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Featured I Beyond LHC, future particle colliders and lasers

  1. Aug 30, 2017 #21

    mfb

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    Yes, because the technology is not ready yet. You can't plan a collider if you have no idea how you would have to build it.

    20+ years is the time frame for FCC operation, construction could start by 2025.
    20+ years is the time frame for planning a plasma acceleration collider, construction would start by 2040 or so if everything works out.
    Plasma acceleration could lead to higher energies, that leads to things you can study that you cannot study with existing accelerators. The achievable collision rate is unclear.
     
  2. Aug 30, 2017 #22
    if plasma acceleration collider could be built, how much would it cost, and what kind of performance could be achieved?

    Both CERN and China have researched FCC. Would the countless $ billions of dollars spent on the proposed FCC be better spent on making the technology for plasma acceleration collider ready?
     
  3. Aug 30, 2017 #23

    mfb

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    See above: You can't know these things as long as the technology is not ready.
    The amount of money spent on FCC design studies is tiny.
    What about "there are numerous projects studying plasma acceleration" was unclear?
     
  4. Aug 30, 2017 #24
    Popular news articles say the projected cost of a FCC is somewhere between $10-20 billion dollars, and includes digging a tunnel to fit a 50-100km ring. the Texas SCSC had a ring partially dug when the whole thing was canned.

    Would the $10-20 billion that would be spent on FCC and completed by 2050 at the earliest be better spent engineering a plasma acceleration now, based on studies. in effect the LHC is the last of the line of hadron colliders, and future colliders are based on plasma acceleration. Weinberg Witten Hawking et al, testify before US Congress pleading Donald Trump to allocate billions on colliders are based on plasma acceleration as future of HEP.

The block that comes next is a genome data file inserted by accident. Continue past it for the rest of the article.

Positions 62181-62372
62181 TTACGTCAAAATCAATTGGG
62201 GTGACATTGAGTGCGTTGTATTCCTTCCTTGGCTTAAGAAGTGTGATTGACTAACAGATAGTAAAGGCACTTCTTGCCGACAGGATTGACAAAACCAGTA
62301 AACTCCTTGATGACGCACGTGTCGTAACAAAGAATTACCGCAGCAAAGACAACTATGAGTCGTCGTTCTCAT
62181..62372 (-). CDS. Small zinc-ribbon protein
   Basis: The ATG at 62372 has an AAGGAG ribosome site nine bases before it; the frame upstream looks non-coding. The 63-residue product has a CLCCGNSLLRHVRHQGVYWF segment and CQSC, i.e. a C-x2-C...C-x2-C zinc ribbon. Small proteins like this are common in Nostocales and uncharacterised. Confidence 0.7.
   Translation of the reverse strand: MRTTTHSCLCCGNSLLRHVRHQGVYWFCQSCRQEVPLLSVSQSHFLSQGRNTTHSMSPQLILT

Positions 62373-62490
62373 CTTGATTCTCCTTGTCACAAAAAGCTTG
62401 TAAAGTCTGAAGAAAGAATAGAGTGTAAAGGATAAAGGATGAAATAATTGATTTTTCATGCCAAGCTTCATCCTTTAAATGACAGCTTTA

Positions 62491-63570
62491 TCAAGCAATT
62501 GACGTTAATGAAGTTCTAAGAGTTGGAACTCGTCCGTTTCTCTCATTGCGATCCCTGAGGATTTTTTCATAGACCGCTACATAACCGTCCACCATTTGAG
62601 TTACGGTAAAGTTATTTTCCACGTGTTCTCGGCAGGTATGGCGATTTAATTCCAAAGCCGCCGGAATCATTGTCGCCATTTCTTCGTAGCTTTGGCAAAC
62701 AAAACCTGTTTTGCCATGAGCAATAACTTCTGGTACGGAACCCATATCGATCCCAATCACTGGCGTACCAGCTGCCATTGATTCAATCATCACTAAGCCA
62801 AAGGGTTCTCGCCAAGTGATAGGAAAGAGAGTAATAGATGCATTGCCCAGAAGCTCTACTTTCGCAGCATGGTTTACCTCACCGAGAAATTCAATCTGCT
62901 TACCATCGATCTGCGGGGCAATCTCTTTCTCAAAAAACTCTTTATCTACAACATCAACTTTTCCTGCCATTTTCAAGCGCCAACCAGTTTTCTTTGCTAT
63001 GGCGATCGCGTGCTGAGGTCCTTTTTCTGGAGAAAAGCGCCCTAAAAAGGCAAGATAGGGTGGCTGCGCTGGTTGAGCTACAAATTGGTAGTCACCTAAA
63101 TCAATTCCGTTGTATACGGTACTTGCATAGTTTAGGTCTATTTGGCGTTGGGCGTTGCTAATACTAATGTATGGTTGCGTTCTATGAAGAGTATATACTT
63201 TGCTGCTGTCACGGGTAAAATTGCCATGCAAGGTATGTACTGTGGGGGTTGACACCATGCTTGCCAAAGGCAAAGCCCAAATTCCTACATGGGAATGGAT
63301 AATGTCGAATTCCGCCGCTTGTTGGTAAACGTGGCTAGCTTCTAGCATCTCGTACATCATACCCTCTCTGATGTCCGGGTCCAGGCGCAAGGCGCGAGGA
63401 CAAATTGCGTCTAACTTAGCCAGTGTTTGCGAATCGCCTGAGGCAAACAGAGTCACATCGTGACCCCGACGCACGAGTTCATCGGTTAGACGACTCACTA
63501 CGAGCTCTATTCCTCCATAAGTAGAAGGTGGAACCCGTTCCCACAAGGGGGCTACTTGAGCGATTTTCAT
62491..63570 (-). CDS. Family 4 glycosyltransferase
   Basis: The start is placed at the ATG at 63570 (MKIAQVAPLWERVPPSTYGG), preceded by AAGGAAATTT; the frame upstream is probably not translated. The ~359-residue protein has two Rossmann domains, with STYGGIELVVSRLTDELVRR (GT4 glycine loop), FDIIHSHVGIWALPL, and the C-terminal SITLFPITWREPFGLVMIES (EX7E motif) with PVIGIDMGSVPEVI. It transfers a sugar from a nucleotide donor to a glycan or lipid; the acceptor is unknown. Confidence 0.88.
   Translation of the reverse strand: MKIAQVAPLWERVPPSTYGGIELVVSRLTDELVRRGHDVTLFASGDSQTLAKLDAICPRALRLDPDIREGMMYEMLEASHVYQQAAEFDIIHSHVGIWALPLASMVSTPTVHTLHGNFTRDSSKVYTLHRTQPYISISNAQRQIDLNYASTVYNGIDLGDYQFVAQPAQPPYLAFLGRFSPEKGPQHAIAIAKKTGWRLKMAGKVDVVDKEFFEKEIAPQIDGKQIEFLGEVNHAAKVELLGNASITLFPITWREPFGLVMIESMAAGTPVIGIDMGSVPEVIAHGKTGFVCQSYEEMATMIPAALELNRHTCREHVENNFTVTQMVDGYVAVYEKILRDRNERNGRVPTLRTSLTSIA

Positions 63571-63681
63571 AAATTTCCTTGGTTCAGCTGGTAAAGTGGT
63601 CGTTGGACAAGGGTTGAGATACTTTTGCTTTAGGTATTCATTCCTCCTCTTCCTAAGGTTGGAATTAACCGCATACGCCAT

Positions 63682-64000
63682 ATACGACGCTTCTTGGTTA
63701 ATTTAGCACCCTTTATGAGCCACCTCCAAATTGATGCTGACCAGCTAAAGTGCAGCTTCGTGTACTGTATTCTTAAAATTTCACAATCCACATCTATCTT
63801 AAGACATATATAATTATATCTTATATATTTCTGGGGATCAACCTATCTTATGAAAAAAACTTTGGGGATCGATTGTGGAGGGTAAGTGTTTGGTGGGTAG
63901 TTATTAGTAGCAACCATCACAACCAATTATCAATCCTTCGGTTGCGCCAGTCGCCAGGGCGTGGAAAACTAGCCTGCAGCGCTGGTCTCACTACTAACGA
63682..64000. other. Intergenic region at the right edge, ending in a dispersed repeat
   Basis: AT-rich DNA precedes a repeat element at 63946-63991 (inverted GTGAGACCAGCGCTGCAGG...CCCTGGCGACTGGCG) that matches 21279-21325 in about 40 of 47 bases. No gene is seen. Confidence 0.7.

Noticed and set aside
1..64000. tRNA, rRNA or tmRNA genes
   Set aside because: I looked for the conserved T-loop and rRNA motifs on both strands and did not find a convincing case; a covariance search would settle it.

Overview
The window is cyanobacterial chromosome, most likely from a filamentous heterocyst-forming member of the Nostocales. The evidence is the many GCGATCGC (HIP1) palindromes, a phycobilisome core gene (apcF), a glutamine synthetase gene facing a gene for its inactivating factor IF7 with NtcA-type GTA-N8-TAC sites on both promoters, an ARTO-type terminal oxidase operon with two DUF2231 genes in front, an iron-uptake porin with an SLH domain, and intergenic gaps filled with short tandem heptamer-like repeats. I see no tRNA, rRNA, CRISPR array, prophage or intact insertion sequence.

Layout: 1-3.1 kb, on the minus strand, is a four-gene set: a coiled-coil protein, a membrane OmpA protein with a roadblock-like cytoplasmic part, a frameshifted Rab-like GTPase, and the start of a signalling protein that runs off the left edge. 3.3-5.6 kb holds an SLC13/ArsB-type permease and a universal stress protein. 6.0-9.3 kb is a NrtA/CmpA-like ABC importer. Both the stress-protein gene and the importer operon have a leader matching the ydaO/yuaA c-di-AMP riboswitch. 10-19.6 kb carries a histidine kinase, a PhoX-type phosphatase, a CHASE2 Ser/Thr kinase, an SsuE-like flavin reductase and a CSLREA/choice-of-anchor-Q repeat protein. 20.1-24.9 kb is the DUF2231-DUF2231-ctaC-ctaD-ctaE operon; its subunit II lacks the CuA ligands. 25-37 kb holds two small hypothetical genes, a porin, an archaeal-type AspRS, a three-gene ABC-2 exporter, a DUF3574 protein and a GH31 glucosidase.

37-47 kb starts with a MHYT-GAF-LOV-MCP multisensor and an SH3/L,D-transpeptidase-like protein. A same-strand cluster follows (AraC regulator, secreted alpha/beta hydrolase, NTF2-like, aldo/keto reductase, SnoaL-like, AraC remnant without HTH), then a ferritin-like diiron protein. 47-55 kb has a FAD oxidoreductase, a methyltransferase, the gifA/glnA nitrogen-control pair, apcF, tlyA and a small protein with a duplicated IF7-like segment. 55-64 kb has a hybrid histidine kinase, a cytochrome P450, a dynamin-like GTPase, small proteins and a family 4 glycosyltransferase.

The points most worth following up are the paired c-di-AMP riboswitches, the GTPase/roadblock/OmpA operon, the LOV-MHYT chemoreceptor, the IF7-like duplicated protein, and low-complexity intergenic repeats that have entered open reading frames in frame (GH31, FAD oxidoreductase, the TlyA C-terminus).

5. Aug 30, 2017 #25

    mfb

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    Projected cost. Not the money spent on it now.
    Where does that year come from?
    We cannot do that now.
    How often do I have to repeat that?

    We don't even know if plasma acceleration can work for colliders at all.
     
  6. Aug 30, 2017 #26
    Speaking at a conference on the Higgs boson here at the Royal Society in January, Wyatt outlined what kind of enormous science experiments would be needed to go beyond the science that the LHC may deliver.

    "The tunnel to house such a machine might possibly be completed by around 2040," he added. "In addition, such a tunnel could also house an accelerator to collide electrons and positrons at a much lower energy, but nevertheless sufficient to produce and study Higgs bosons."

    Finally, scientists are looking into a possibility of a ring that would smash muons — the heavy cousins of electrons — together. It could potentially be housed at Fermilab, Wyatt said, but it probably wouldn't be built anytime soon — maybe sometime between 2040 and 2050. [Images: Inside the World's Top Physics Labs]
    ref
    https://www.livescience.com/43274-future-colliders-dwarf-lhc-atom-smasher.html
     
  7. Aug 30, 2017 #27

    mfb

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    That is not the earliest possible date then.

    A muon collider also needs more R&D. The MICE group is testing muon cooling, the most critical part, at the moment.
     
  8. Sep 11, 2017 #28
    I agree that the next particle colliders will be built in one of the world's superpowers like China or Japan. Since they do not have any yet, and their scientific contribution and research has improved, I believe they will build the next ones. They also would construct some different or more effective colliders, because they might wish to stand out from the already existing atomic research companies. This will include innovative technology and engineering.
     
  9. Sep 11, 2017 #29

    mfb

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    Both China and Japan have colliders. Not at the energy frontier currently (although Tristan was there in the past), but at energies and collision rates relevant for flavor physics. Japan's Super-KEKB will break the luminosity record (set by KEKB - Japan as well) soon, probably within two years, and become the most powerful B-factory in the world, and the only one still running.
     
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